Can Stress Be Good for You?
Nicole Keeter: You encourage people to actively seek stress, though most of us have been taught that stress is unhealthy and to be avoided.
Jim Loehr: It's a conundrum. People think that they're being devoured by stress, but I always ask them where they got the strength they have now. Has it been from the storms, the challenges—the stress? Or from the good times, the great parties? In every case, people say that what's pushed them the most has helped them the most. Stress pushes us to expend energy emotionally, physically, mentally, and spiritually. Then comes a period of recovery and healing—and growth.
Nicole Keeter: You developed much of The Power of Full Engagement through years of working with world-class athletes. How did you connect these ideas to the energy use of average people?
Jim Loehr: Athletes think about energy recovery. Most people don't. If there's a massive energy expenditure, you need an equivalent recovery period or you end up exploding. It's an exciting concept because it gives people permission to go to the beach.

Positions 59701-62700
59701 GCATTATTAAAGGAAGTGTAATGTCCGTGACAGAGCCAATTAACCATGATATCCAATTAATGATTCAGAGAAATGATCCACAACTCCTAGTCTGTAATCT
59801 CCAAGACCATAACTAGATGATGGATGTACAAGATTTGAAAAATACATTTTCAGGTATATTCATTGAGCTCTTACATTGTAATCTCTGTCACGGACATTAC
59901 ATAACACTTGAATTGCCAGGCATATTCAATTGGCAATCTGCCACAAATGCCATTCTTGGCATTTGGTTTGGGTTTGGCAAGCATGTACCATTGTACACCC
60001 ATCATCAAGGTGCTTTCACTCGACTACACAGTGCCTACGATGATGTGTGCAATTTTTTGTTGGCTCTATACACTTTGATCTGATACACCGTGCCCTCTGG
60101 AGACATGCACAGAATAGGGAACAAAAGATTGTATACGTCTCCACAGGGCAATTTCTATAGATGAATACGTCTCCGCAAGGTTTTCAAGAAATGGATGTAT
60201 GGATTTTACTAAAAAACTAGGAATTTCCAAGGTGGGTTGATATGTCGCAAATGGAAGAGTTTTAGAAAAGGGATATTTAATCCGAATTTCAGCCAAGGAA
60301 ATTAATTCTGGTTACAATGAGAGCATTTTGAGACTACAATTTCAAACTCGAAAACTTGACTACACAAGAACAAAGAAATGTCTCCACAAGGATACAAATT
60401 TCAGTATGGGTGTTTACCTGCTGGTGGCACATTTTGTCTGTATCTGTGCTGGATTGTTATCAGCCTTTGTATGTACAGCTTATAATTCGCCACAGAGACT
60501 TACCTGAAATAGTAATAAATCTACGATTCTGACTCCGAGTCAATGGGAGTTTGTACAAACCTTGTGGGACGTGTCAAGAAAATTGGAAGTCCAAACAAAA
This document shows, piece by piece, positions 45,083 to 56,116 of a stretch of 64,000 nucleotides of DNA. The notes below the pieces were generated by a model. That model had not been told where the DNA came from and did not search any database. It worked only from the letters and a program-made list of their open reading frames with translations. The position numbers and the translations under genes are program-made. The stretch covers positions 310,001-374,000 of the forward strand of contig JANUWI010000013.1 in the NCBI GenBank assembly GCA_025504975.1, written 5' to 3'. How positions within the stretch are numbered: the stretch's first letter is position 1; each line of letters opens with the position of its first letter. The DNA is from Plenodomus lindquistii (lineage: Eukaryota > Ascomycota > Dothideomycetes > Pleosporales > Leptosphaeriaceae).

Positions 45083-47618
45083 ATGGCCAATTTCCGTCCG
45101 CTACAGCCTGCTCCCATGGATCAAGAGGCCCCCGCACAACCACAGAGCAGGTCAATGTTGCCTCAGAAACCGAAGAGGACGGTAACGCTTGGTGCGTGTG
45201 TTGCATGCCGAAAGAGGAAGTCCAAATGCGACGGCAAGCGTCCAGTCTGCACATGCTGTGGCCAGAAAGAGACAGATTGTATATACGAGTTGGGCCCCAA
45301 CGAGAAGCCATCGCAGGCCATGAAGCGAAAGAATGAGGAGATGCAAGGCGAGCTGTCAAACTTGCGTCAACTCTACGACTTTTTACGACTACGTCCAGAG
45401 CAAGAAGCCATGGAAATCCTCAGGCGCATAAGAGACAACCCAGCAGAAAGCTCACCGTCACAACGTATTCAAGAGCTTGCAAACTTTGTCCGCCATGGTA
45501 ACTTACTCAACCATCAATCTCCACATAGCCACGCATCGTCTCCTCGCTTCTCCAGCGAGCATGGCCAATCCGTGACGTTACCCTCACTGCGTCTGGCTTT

Nicole Keeter: We tend to see taking a break as a waste of time.
Jim Loehr: So many people give 100 percent all day long, but they never renew. Renewal can be doing yoga, getting a massage, listening to relaxing music, turning off your cell phone on the way home, or eating five or six small meals a day rather than one or two bigger ones, to keep your blood sugar up. We usually try to give people one or two things maximum that they can do to convert a negative habit into a positive ritual. If you bring every resource you have to making one change the most important thing in your life for 30 to 60 days, it will start to take. Within four months, you might put together two or three of these, and the balance of your life will begin to shift.
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